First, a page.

If carbon can be a football fan, so can boron.
Researchers from Brown University, Shanxi University and Tsinghua University in China have shown that a cluster of 40 boron atoms forms a hollow molecular cage, similar to the carbon buckyball.
Carbon buckyballs are soccer-shaped carbon molecules discovered 30 years ago, spawning a revolution in nanotechnology.
The cage structure was believed to be unique to carbon. Till boron hit the goal recently.
"This is the first time that a boron cage has been observed experimentally," said Lai-Sheng Wang, a professor of chemistry at Brown who led the team that made the discovery.
Wang and his colleagues have dubbed the boron structure as borospherene, in the journal Nature Chemistry. What is exciting is that the new structure could be ideal for hydrogen storage. Due to the electron deficiency of boron, borospherene would bond well with hydrogen. But that will have to be investigated.
Though boron was carbon's neighbour on the periodic table, the 60-atom structure was believed to be out of its reach due to one electron deficiency.
Wang and his research group have been studying boron chemistry for years. They showed that clusters of 36 boron atoms form one-atom-thick disks which might be stitched together to form an analog to graphene. Wang's preliminary work suggested that there was also something special about boron clusters with 40 atoms. They seemed to be abnormally stable compared to other boron clusters.
Using experiments and computer modelling, the team studied the binding energies of the cluster and found that they matched those of a semi-flat molecule and the buckyball.
The borospherene molecule isn't quite as spherical as its carbon cousin. Rather than a series of five- and six-membered rings formed by carbon, borospherene consists of 48 triangles, four seven-sided rings and two six-membered rings. Several atoms stick out a bit from the others, making the surface of borospherene somewhat less smooth than a buckyball.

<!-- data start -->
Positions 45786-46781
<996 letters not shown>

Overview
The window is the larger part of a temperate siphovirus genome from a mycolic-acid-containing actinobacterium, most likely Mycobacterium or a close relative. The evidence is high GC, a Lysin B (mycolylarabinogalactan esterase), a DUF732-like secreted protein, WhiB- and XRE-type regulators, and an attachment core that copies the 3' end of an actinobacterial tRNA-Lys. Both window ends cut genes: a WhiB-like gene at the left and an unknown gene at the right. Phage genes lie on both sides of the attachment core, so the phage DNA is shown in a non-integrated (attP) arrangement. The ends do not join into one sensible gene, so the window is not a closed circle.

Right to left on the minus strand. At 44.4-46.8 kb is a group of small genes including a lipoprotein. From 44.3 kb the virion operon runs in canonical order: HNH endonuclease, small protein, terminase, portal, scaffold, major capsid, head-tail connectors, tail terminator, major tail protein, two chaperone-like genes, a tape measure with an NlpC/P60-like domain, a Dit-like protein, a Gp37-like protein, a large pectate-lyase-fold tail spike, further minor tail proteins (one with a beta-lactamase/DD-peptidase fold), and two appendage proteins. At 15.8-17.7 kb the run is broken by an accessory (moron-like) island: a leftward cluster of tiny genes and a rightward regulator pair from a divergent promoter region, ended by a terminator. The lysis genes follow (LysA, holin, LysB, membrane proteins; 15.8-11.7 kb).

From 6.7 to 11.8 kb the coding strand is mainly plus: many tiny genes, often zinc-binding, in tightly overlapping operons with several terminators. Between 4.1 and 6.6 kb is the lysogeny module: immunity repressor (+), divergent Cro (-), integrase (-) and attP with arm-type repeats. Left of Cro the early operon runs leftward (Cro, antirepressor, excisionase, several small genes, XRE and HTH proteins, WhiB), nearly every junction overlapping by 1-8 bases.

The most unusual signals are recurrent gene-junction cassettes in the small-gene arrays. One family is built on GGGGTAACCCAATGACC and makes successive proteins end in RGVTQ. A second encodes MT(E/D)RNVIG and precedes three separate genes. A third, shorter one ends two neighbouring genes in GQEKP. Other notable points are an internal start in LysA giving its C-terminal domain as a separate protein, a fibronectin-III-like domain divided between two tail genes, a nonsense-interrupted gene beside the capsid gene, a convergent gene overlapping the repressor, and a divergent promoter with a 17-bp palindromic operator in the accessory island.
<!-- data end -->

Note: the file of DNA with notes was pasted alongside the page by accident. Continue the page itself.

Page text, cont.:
Cheap Hydrogen fuel
Researchers elsewhere have developed a technology that could overcome a major cost barrier to make hydrogen fuel -- a fuel that could replace environmentally harmful fossil fuels. The technology is far more efficient than when using other catalysts investigated so far.
The new technology uses a novel catalyst that performs almost as well as platinum in electrolysis reactions where electric currents split water molecules into hydrogen and oxygen.
In a recent scientific paper published in Angewandte Chemie International Edition, the scientists reported that their technology, called "noble metal-free nitrogen-rich carbon nanotubes," efficiently catalyse the hydrogen producing reaction with activities close to that of platinum. They also function well in acidic, neutral or basic conditions, allowing them to be coupled with the best available oxygen-evolving catalysts that also play crucial roles in the water-splitting reaction.
The National Science Foundation funded the research.
Making hydrogen fuel is one thing but storing it is yet another ball game. Liquid hydrogen requires cryogenic storage or it can boil away. Compressed hydrogen requires a large area for storage due to poor energy density by volume. Perhaps the boron buckyball can be the storage candidate.